Although Biblical Aramaic and Biblical Hebrew are closely related, to my knowledge the relationship is not as close as, say, Danish and Norwegian or Anatolian Turkish and Azerbaijani Turkish.

Unfortunately I don’t remember the source, but I remember reading that Koiné Greek did not totally replace it (because it is not Semitic?), and that Aramaic did not go into decline until Classical Arabic replaced it with the rise of Islam. I realize that does contradict the Jewish Encyclopedia. Thank you for the reference.

As for Mt 16:8 and PRotestant deconstruction: I have had to point out that apparently the only dictionary that defines “petros” as a pebble or little rock is Vine’s which has its own bias. Of course, "Kepha’ " in Aramaic is masculine. Protestants hang on Vine’s and try to claim that the Catholic Church only claims Jesus and the Israelites spoke Aramaic to justify the position of Peter. However, I have a modern (19th-century) Greek-English dictionary that only has “Petros” with a capital P and defined as a given name.


#18

All one has to do is to read the Pope’s tweets in different languages, including Latin, to hear what he has to say. They don’t all come out exactly the same but it’s perhaps more to do with the translator than it has to do with the language itself, though they’re languages, such as inflective ones, where the inherent message comes across better.


#19

This is true in so much as the Septuagint is often more Hebraic than the NT, but it is also true that Septuagint Greek is not the same as Septuagint Greek. The translations of the LXX texts occurred over a period of centuries, quite possibly spanning the time from three centuries before Christ to perhaps a century after (in Ecclesiastes). It is not a single work, but a compilation, and the language is not consistent throughout, with parts of it (e.g., the Torah translations) being quite Hebraic and parts (e.g., the Maccabees) more truly Greek. This is what makes Edwin Hatch’s label “Biblical Greek” so apt.

The details of the relationship between Aramaic and Hebrew I cannot comment upon, since I read neither.

Unfortunately I don’t remember the source, but I remember reading that Koiné Greek did not totally replace it (because it is not Semitic?), and that Aramaic did not go into decline until Classical Arabic replaced it with the rise of Islam.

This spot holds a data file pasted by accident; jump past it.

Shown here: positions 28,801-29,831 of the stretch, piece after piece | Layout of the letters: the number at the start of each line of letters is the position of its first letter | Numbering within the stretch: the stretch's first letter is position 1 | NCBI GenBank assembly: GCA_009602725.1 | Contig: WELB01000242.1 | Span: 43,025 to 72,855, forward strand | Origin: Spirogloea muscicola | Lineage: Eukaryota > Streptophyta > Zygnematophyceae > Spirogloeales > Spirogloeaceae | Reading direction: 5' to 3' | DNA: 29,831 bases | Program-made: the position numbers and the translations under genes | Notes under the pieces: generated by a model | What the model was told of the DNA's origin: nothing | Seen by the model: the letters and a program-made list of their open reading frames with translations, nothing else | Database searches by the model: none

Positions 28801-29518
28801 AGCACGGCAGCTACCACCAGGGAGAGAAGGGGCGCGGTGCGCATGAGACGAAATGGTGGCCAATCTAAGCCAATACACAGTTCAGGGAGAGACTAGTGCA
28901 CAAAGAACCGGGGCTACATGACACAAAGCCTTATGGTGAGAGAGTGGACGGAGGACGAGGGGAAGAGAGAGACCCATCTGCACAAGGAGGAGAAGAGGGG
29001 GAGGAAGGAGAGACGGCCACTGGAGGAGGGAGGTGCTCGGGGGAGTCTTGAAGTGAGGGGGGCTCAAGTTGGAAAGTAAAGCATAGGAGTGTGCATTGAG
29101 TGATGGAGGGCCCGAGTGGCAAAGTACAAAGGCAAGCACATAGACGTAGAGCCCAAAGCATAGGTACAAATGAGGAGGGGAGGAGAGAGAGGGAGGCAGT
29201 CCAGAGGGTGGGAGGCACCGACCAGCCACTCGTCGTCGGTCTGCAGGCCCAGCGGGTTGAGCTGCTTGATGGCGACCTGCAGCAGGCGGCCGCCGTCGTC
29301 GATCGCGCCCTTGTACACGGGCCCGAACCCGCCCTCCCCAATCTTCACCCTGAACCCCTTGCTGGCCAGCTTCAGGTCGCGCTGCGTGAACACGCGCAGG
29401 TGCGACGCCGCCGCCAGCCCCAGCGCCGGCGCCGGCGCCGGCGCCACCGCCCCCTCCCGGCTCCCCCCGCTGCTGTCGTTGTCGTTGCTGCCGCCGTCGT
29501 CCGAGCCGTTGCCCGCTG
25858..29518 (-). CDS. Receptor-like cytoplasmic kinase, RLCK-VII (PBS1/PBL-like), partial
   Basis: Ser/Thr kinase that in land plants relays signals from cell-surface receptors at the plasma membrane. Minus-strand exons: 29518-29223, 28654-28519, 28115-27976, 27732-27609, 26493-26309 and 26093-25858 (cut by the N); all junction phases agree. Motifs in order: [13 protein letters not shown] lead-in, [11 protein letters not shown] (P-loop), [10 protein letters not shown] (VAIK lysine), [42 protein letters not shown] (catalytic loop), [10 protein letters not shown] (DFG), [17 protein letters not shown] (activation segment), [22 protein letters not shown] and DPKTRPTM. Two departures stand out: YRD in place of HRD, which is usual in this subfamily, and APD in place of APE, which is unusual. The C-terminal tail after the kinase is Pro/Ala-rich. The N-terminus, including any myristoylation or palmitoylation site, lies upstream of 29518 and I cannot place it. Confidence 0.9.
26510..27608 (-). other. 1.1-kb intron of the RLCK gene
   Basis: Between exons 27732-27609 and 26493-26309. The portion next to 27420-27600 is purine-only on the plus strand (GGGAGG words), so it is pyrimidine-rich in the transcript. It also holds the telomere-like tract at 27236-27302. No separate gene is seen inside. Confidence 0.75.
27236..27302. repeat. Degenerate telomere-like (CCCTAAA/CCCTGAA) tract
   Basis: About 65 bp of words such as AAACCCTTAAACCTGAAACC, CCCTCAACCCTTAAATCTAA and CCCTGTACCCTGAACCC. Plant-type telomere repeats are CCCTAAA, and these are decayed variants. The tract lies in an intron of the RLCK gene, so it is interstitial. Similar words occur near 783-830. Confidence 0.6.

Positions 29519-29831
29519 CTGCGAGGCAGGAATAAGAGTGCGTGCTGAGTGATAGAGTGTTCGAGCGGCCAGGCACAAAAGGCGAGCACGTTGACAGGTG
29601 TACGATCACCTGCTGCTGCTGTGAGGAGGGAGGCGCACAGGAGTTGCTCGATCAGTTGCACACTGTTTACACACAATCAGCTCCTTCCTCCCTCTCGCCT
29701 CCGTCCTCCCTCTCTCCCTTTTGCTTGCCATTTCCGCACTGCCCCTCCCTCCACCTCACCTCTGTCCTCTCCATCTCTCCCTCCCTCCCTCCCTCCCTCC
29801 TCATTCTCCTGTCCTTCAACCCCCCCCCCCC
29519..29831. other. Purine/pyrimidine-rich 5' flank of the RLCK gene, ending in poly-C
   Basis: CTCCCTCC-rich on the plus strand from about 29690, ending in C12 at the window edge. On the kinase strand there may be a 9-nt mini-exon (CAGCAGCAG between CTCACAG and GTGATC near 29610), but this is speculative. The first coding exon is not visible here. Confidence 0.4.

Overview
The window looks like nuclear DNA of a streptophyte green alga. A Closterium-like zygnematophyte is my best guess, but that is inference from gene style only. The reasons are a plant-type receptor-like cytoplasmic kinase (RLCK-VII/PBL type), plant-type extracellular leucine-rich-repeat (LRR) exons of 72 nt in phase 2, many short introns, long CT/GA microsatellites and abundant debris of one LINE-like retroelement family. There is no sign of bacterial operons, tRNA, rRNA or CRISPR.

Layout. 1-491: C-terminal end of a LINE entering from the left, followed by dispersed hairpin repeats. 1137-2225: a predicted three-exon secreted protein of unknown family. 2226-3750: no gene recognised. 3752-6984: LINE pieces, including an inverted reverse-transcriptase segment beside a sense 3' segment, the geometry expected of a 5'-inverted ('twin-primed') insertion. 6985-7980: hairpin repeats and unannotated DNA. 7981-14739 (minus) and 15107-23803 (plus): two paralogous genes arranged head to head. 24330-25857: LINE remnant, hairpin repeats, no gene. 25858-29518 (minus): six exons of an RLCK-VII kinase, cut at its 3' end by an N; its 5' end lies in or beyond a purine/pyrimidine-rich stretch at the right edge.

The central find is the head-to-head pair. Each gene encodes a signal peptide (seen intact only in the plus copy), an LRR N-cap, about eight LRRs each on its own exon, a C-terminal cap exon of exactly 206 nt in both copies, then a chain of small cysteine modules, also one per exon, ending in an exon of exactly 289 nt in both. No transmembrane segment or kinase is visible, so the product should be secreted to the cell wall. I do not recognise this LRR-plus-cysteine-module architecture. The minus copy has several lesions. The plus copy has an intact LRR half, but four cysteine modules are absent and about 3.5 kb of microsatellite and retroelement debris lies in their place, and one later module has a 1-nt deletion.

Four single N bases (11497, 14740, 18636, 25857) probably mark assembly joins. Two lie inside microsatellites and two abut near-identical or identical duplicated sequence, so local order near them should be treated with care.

Κοινη never replaced Aramaic because they served different functions: Aramaic was the local language, Κοινη the language of communication across distance. As time passed, Κοινη developed into Byzantine Greek.

As for Mt 16:8 and PRotestant deconstruction: I have had to point out that apparently the only dictionary that defines “petros” as a pebble or little rock is Vine’s which has its own bias. Of course, "Kepha’ " in Aramaic is masculine. Protestants hang on Vine’s and try to claim that the Catholic Church only claims Jesus and the Israelites spoke Aramaic to justify the position of Peter. However, I have a modern (19th-century) Greek-English dictionary that only has “Petros” with a capital P and defined as a given name.

Some Protestants do that, I know: I, too, have met them. They really ought to reread such passages as Mark 5:41 and 7:34, in which the Gospel writer says that Jesus was speaking in Aramaic.

That said, I have run into non-Greek-reading Catholic apologists who so earnestly want to assert that Mt 16:18 refers ‘just to Peter - only to Peter - to no one but Peter - no, I’m not listening - my fingers are in my ears’ that they miss what else the text is saying there. The passage is a neat play on words in Greek which does not translate well into English, but Lampe’s Patristic Greek Lexicon explains the various ways in which the Greek Fathers, reading in their native tongue, appreciated the depth what was written there.

BTW, Πετρος, a common noun which became a personal name after the original disciple, was occasionally feminine (q.v. Anthologia Palatina 7.274, 479).


#20

Thank you for the information. Two points:

  1. I’m glad we agree on the different ways Biblical Aramaic and Koiné Greek served the people. There are those who believe Aramaic was already morbund at the time of Christ, despite all evidence to the contrary. I did know that Koiné Greek evolved into Byzantine Greek. FTR, Tsaconian is still spoken as a dialect, there are four small areas in Greece where Υ is still pronounced as /u/, Pontic is still spoken but is perhaps now a separate language, and Carghjese Greek, supposedly extinct in 1982, also may have been a separate language (I have relatives in Carghjese).

  2. Have you a reference that uses πέτρος as a common noun? I have only seen πέτρα. The “Evangelical Protestants” insist that πέτρα means a mass of rock, but πέτρος means a pebble, yet do not seeem to be able to cite anything other than Vine’s Dictionary. The point I am making is that Jesus Christ appointed Peter the leader of the early church, and confirmed it after His resurrection in Jn 21:15-17. This does not change, regardless of whether one is Orthodox, Assyrian Church of the East, Copt, Anglican, or Lutheran; Only the degree of authority changes, but that debate is left for other passages, mostly in Acts.